background checks

Police, prosecutors and victims say it’s time for the state of Washington to crack down on prohibited gun buyers. Lawmakers heard testimony Thursday on a proposal to require gun dealers to alert authorities when someone tries to buy a gun and fails a background check.

Domestic abusers, felons and fugitives are prohibited from owning guns. But what happens if they try to buy a gun? In Oregon, the State Police investigate or alert local police. In Washington state no one follows up.

But that could soon change.

Typically a survivor of domestic violence would never know if their abuser tried to buy a gun and was denied after a background check. But now a state lawmaker and a domestic violence survivor want to change that.

PROSECUTING ATTORNEY OF ISLAND COUNTY / Northwest News Network

 

Gun rights and gun control advocates are reacting to the first prosecution under Washington’s Initiative 594, the 2014 law that requires a background check for person-to-person gun sales.

Gun rights and gun control advocates are reacting to the first prosecution under Washington’s Initiative 594, the 2014 law that requires a background check for person-to-person gun sales.

The case involves a former Oak Harbor, Washington, resident named Mark Mercado who allegedly gave or sold a .22-caliber pistol to an acquaintance last November. Prosecutors said that gun was then used a day later in the murder of 17-year-old John Skyler Johnson, known as “Jay.”

In what’s believed to be the first prosecution under a 2014 voter-approved background check law, a former Oak Harbor, Washington, resident has been charged with illegally transferring a .22-caliber pistol that was later used in a homicide.

Fifty private gun sales have been blocked since Washington voters approved a background check law in 2014. That’s according to FBI data released in response to a public records request by public radio and KING-TV in Seattle.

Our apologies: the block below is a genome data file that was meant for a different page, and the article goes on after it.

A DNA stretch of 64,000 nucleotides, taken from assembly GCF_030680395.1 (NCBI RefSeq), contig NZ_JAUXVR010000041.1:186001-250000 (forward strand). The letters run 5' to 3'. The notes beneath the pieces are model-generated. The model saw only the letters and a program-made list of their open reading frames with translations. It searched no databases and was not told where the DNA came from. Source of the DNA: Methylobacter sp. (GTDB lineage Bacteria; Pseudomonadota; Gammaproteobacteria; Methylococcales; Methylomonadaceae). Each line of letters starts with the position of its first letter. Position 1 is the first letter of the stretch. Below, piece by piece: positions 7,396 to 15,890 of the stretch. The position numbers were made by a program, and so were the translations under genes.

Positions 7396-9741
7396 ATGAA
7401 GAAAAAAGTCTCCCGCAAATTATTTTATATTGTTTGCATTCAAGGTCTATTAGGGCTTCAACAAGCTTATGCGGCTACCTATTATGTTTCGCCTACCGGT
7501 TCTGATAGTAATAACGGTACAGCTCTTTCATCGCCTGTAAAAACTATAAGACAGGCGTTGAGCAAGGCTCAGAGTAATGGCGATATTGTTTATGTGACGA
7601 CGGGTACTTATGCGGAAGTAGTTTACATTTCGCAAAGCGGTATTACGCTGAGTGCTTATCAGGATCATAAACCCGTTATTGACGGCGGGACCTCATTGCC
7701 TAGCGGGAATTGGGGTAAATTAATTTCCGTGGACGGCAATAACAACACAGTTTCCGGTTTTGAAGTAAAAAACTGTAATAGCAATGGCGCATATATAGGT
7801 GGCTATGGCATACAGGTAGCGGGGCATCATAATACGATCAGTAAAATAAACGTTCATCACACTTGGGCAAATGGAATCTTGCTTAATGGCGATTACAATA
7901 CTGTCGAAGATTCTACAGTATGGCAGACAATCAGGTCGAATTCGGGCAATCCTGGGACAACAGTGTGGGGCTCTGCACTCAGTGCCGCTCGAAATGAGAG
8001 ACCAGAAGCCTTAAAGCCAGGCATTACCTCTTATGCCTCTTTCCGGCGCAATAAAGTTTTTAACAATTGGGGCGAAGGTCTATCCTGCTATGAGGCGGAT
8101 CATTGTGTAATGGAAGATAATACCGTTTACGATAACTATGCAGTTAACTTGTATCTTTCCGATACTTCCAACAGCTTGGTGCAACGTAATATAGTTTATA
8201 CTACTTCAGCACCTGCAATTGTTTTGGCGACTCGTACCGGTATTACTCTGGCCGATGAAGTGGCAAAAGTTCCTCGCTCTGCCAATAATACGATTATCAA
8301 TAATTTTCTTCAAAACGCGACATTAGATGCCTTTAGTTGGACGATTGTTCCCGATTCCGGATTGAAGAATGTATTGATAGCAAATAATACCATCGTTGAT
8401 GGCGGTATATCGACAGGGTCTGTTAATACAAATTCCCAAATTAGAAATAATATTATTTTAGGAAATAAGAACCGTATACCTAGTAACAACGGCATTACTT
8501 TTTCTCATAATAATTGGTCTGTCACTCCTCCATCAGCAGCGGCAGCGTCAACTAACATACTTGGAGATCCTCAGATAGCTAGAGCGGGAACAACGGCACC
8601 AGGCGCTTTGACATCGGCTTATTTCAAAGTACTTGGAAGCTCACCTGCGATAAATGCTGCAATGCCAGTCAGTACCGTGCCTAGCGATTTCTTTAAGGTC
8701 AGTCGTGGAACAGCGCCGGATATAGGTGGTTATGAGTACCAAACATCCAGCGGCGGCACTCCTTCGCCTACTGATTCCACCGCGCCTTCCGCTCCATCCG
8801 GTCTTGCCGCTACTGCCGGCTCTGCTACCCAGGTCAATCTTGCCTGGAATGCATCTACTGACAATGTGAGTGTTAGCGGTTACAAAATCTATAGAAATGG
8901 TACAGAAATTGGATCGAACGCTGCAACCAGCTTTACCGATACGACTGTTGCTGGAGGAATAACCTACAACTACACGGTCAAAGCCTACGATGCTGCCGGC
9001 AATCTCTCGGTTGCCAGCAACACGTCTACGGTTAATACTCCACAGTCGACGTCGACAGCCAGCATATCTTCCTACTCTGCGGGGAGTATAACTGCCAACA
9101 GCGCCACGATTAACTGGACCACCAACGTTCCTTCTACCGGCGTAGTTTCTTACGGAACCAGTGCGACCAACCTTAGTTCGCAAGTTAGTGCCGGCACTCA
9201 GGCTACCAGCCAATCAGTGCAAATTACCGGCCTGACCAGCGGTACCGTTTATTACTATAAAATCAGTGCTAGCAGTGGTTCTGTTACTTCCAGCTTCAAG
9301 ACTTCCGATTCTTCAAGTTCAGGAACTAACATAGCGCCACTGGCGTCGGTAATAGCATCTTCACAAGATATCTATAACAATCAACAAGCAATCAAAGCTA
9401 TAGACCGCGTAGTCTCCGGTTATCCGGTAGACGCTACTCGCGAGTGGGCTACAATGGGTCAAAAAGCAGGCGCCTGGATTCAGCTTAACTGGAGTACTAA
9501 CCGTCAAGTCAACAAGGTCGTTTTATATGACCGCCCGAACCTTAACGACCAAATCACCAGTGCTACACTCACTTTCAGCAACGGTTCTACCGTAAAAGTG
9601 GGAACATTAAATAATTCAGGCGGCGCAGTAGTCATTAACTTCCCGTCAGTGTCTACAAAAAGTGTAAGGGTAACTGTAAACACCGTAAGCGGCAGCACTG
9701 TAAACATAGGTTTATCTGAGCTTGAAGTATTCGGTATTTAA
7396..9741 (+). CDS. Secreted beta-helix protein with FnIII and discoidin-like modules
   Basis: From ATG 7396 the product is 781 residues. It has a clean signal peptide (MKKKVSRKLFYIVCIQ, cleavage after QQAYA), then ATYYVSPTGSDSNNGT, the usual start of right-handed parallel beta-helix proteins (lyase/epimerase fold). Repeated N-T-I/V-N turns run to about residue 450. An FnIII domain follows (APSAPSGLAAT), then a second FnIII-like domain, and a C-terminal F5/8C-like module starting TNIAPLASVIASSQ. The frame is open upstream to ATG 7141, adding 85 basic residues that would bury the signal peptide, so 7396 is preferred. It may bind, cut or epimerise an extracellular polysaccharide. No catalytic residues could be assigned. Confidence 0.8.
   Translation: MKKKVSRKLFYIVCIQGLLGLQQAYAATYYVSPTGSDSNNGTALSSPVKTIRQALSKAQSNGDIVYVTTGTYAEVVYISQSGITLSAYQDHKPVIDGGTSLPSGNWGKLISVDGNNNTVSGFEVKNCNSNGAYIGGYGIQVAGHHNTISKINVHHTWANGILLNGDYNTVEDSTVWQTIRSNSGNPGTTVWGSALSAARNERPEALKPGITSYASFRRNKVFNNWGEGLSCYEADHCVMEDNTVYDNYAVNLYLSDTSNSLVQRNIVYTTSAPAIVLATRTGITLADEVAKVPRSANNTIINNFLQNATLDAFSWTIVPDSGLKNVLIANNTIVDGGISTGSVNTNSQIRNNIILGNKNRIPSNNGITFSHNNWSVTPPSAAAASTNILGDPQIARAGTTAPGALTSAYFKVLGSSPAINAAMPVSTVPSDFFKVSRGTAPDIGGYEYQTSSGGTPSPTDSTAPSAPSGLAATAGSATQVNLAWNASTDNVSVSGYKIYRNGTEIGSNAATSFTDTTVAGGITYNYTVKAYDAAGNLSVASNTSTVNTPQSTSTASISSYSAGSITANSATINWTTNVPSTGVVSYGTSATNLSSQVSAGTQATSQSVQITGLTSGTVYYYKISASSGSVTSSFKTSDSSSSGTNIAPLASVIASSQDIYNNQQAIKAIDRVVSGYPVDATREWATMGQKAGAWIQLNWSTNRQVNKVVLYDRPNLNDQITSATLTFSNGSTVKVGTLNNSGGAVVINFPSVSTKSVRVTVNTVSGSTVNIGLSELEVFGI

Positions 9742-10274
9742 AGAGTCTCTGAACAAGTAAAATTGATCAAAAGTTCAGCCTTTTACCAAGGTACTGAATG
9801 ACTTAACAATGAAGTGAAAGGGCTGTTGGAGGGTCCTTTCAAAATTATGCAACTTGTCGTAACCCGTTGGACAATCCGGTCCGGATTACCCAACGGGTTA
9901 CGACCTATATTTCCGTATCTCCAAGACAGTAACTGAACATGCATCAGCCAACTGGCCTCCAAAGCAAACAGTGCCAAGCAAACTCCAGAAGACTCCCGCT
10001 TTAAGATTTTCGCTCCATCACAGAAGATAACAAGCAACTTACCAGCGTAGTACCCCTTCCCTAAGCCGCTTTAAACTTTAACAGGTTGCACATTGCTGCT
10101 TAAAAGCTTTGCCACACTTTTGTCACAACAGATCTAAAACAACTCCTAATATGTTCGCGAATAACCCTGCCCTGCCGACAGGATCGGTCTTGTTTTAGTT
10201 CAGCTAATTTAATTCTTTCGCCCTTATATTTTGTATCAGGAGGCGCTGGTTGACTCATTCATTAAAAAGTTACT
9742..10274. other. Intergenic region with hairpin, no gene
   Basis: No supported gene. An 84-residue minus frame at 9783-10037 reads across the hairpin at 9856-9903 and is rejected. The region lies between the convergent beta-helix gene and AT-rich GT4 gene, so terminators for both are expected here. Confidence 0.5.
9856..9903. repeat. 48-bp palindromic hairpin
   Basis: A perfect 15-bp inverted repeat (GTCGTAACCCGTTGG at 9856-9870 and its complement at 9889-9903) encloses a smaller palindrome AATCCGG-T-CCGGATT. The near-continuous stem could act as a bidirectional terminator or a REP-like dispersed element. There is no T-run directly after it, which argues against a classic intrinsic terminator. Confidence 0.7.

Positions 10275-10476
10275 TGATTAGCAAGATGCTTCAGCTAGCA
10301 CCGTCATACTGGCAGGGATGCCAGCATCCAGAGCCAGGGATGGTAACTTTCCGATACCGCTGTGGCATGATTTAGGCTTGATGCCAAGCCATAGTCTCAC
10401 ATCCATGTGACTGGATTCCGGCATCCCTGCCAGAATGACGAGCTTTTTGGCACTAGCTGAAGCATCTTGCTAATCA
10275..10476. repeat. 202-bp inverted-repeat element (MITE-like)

Oregon lawmakers are heading home Thursday after closing the books on a contentious four-and-a-half week long session. House Speaker Tina Kotek brought down the final gavel just after 1 p.m. Thursday.

Gun buyers in Oregon could have to wait longer to get a weapon if there's a delay in processing their criminal background check. The Oregon House narrowly approved the measure Monday.

Oregon lawmakers are considering a measure that would close what some activists call a "loophole" in the state's criminal background check law. It allows gun sales to go through if a background check isn't completed by the end of the next business day.

President Barack Obama announced Tuesday that he's taking executive action in an attempt to reduce gun violence. But his actions will mean few immediate changes for many gun buyers in the Northwest.

Washington’s voter-approved background check law for private gun sales has been in effect for a year. But so far there’ve been no reports of arrests or prosecutions.

Oregon Governor Kate Brown signed a bill Monday that will require criminal background checks for anyone who buys a gun from a private party.

A bill that would require criminal background checks for private gun sales in Oregon is on its way to the governor's desk. The Oregon House narrowly passed the measure Monday.

Supporters and opponents of a measure that would require criminal background checks on private gun sales testified at the Oregon Capitol Wednesday.